Texas electric supply tight but improving
The state's largest power grid says electricity supplies could be tight during hot summer weather, but it also said its longer-term outlook is improving. The Electric Reliability Council of Texas, which serves about 85 percent of the state's electricity demand, said in its final summer forecast that it could initiate calls for conservation on the hottest days. "We are expecting above-normal temperatures throughout summer in most areas," said Kent Saathoff, an ERCOT executive advisor.
ERCOT said it expects a peak power demand of 68,383 megawatts, just slightly more than the existing record of 68,305 megawatts. A megawatt is enough to power about 200 Texas homes during the hottest afternoons, when air conditioners are blasting. Power generation available to meet that demand is estimated at 74,438 megawatts, which includes 925 megawatts of new capacity from a McLennan County coal-fired facility and 700 megawatts in new wind power capacity. The state's ongoing drought isn't expected to create problems, which can result if cooling water for power plants is restricted.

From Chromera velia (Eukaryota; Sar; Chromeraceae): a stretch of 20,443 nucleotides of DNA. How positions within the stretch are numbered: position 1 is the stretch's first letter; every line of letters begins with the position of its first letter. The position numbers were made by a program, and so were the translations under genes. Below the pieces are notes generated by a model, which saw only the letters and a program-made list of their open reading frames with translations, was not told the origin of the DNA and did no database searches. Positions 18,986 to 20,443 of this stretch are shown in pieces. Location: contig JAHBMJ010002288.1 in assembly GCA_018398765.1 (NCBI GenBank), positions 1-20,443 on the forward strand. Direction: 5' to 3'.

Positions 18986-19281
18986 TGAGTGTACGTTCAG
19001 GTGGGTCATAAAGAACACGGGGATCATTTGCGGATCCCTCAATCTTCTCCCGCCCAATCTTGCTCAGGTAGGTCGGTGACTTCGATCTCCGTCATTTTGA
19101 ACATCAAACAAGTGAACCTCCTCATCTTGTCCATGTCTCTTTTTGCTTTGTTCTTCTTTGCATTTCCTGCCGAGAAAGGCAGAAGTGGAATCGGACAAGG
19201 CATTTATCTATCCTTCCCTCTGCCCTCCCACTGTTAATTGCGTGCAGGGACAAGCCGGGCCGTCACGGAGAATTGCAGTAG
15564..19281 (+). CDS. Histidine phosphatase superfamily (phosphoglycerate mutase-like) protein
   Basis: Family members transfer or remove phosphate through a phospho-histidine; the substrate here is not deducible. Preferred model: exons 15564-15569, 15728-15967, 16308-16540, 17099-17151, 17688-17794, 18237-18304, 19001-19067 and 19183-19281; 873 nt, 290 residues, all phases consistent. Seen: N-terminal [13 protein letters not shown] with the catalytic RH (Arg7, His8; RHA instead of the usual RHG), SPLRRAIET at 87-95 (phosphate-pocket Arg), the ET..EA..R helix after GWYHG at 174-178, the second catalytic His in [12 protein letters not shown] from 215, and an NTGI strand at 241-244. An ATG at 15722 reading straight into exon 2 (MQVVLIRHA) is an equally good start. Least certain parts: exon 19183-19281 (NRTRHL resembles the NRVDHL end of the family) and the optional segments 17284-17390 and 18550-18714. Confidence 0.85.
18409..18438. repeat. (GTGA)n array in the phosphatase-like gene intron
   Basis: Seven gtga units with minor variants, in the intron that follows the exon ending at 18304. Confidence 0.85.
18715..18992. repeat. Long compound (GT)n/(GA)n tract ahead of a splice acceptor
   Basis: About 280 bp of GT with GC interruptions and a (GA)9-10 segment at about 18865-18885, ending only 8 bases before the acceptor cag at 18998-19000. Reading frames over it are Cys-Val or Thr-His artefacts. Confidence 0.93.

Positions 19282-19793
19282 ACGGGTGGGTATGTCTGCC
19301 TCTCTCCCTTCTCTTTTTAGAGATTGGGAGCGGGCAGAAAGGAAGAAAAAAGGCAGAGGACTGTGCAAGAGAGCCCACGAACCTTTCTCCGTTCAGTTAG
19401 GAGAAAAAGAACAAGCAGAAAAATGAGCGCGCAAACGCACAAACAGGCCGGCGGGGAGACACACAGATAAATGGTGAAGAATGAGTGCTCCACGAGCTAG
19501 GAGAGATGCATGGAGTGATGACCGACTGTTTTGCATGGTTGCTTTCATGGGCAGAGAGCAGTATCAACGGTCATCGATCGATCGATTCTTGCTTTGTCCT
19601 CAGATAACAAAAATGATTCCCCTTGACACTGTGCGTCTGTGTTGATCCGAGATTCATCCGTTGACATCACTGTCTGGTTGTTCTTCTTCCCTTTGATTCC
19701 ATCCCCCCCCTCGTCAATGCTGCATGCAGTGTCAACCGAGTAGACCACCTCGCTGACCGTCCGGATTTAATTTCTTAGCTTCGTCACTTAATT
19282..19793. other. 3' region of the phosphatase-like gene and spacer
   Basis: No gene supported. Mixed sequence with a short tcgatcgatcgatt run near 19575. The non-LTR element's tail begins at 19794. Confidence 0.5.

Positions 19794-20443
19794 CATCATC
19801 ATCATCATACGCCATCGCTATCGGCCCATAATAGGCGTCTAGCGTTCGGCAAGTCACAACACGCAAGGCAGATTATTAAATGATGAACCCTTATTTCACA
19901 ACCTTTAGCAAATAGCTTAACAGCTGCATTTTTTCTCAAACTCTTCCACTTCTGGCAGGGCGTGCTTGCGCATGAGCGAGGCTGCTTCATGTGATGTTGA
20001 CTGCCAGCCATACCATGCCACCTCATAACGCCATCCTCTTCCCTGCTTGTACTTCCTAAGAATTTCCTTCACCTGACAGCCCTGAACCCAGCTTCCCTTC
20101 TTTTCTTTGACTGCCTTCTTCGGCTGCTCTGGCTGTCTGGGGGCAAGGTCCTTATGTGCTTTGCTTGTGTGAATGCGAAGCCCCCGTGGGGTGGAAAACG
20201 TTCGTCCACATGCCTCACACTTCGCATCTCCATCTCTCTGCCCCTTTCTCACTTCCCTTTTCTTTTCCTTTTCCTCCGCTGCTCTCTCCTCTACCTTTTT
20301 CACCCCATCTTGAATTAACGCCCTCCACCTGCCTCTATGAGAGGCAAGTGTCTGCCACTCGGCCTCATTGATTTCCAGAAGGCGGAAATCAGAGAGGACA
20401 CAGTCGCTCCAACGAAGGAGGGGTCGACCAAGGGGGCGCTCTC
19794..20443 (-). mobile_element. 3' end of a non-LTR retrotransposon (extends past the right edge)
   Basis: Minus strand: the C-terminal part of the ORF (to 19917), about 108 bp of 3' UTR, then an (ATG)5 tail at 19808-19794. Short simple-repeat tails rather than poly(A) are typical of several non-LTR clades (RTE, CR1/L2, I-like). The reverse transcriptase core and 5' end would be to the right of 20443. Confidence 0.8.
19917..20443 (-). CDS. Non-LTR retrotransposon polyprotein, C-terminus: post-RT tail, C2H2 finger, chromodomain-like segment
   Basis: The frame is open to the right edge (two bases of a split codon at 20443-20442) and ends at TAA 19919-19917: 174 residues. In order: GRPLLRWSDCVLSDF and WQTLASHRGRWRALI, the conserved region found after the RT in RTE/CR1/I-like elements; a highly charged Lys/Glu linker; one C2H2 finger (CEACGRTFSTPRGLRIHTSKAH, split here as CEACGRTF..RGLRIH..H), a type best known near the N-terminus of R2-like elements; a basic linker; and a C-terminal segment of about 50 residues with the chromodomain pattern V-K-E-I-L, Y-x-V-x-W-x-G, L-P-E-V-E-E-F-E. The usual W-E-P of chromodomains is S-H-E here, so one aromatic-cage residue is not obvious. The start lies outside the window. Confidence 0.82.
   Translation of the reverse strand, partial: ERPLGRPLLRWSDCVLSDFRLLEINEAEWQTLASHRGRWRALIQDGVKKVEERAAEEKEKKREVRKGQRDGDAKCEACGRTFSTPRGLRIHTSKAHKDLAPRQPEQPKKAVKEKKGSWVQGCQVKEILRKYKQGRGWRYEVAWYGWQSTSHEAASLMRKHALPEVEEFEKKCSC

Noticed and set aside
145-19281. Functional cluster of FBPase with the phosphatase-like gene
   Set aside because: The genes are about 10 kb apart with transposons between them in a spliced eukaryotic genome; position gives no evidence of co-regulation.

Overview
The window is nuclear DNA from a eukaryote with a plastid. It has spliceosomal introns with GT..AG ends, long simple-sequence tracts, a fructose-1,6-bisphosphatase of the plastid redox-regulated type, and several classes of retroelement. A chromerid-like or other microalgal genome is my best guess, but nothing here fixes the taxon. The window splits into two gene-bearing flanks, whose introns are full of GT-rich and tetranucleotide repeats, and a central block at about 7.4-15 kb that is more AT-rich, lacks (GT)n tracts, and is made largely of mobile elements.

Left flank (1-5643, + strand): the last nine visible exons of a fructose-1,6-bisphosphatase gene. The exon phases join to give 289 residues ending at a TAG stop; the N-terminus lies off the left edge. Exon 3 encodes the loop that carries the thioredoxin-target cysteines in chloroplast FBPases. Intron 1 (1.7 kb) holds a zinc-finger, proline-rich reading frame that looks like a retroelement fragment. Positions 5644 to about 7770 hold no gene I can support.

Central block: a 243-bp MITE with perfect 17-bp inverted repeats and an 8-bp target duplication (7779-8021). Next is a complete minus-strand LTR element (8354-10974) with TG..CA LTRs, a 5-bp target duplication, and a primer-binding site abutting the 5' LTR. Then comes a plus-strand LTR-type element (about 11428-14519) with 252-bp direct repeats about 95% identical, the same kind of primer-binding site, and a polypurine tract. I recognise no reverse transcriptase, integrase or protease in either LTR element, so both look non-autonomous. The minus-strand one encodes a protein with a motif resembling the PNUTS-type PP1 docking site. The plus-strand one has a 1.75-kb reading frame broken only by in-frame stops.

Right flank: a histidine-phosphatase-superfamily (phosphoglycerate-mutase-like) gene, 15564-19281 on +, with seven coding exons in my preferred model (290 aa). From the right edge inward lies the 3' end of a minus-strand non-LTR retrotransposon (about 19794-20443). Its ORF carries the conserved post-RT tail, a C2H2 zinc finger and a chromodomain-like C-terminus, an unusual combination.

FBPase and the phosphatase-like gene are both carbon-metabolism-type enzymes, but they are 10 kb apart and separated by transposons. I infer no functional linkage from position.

ERCOT's summer 2014 outlook calls for a reserve margin of 13.8 percent, right at the grid's preferred minimum of 13.75 percent. The reserve margin is the excess of estimated capacity over estimated peak demand. That's up from ERCOT's December estimate of 10.9 percent. The margin was boosted by additions of more than 1,500 megawatts of gas-fired, solar and wind capacity expected to come online by next summer, plus the earlier start-up of two new gas-fired plants previously announced by Panda Power.
-- Jim Fuquay